I'm a new user of raspberry pi 2. I'm preparing a school project and I wonder how many sensors I can plug in to my raspberry pi.

I would like to connect 3 sensors:

  • PIR sensor
  • DHT22
  • DS18B20

Will it work on the one breadbord? I don't want to damage any sensor or my raspberry pi and I hope somebody more advanced in electronics can give me some tips or take a look on my photos :)

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    You should not have a problem with what you listed above, you may need to modify the pins used. The bigger question is why do you think there will be a problem and what have you tried, why are you using two different temp sensors? As for damaging a sensor - it will happen eventually and is part of the learning curve. – Steve Robillard Sep 8 '15 at 11:07
  • :D I would like to avoid damaging anything :P Why do I need to modify pins? Could you please help me :) – Anna K Sep 8 '15 at 11:24
  • It looks like you have already tried the sensors and code (based on the pictures) I am assuming you followed some tutorials. If for instance 2 of your sensors want to use the same signal pin (not VCC and ground) you will have a conflict, and need to reassign one of the sensors to use a different pin – Steve Robillard Sep 8 '15 at 11:29
  • Thank you :) I understand this point. Is it ok on the breadbord, I'm not sure if I understand how it works :( One sensor can not be connected in the one line as we see on the second image? Or if I avoid connecting sensors close to each other it will be ok – Anna K Sep 8 '15 at 11:50
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    If you are unsure how a breadboard works check this out learn.sparkfun.com/tutorials/how-to-use-a-breadboard. it should answer your question. – Steve Robillard Sep 8 '15 at 11:58

In direct answer to your question, it depends on the size of your breadboard! Looking at what you've got, there is more than enough room for the three sensors you are proposing, although it'd difficult to identify what's connected to what from the photies. A Fritzing diagram might help?

There are (if I remember correctly) about 26 GPIO pins on the RPi 2, so you can get 26 sensors at least. However, remember that the Dallas one-wire sensors such as the DS18B20 allow several of the same device to be connected to the same pin. They use an in-built serial number to distinguish devices.

My approach is to connect one sensor at a time. Build your knowledge and code progressively. Then you get to a point where you realise that your code is really ugly and you should re-write it (more efficiently and elegantly). But then you can re-write it with the knowledge you've gained in the process. Evolution not revolution.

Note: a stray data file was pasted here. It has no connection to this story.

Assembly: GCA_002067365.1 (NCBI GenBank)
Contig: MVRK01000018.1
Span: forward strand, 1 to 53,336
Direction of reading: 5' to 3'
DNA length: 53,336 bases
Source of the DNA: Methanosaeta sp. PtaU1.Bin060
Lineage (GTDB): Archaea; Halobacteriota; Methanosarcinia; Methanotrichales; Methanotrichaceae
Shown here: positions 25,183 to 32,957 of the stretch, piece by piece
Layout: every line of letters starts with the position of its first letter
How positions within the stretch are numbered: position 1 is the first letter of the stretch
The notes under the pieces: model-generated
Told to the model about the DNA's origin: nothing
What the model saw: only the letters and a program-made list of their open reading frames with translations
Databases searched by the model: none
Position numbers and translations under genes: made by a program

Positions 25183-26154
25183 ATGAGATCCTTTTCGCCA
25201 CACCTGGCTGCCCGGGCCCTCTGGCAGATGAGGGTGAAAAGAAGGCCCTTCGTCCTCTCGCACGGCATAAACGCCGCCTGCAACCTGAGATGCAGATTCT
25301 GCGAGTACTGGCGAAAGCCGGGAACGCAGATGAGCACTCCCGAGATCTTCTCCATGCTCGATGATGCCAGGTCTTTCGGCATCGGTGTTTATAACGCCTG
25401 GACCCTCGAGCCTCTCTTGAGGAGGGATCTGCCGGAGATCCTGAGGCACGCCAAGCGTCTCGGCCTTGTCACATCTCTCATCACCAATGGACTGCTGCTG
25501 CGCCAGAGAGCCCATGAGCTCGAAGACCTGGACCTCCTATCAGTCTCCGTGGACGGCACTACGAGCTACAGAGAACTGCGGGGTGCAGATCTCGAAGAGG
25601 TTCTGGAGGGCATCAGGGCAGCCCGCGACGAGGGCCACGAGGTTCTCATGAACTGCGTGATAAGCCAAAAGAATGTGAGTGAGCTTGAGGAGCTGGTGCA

One final point. The RPi and linux community are really supportive and will always help when you need it (if you're polite). There are loads of tutorials out there - use them, change them, learn from them. Then ask questions to build on your understanding. It's good to see you are concerned about frying your pi (been there, done that) so it shows you have a good basic understanding.

Final, final point. Enjoy the RPi. It's a brilliant device that will teach you so much.

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3 sensors, no problem! (In general).

Its really more a question of what interfaces you are connecting the sensors to. The Pi has 4 main interfaces that are easily accessible from the 40 pin header: I2C, SPI, UART, and GPIO.

Each sensor must be hooked up to an interface that it is compatible with, and often sensors can be hooked up to more than one interface. For example, a quick search shows the DHT22 would be hooked up to a single GPIO pin (of which the Pi has 26 readily available).

Each one of the interfaces has its own limits, but they all can be expanded upon as well. For example, if you needed more GPIO pins, you can add a chip called a GPIO expander.

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  • Thank you :) and can I use one 3,3V pin to deliver tension to DHT22 and DS18B20. I mean 1 cable: Pin 1 Raspberry pi to breadbord "+ red splint" and then I take tension from red splint: 1 cable to DHT22 and 1 cable to DS18B20 ?? Is it correct? – Anna K Sep 8 '15 at 18:50
  • @user3904216 Yes, you only need to connect one ground to the breadboard ground rails (conventionally labelled blue - on your breadboard). Note that the two power rails are not connected to each other (neither are the ground rails). That means you could connect 5V to one power rail and 3V3 to the other if you had some sensors which needed 5V and some which needed 3V3. – joan Sep 8 '15 at 19:46

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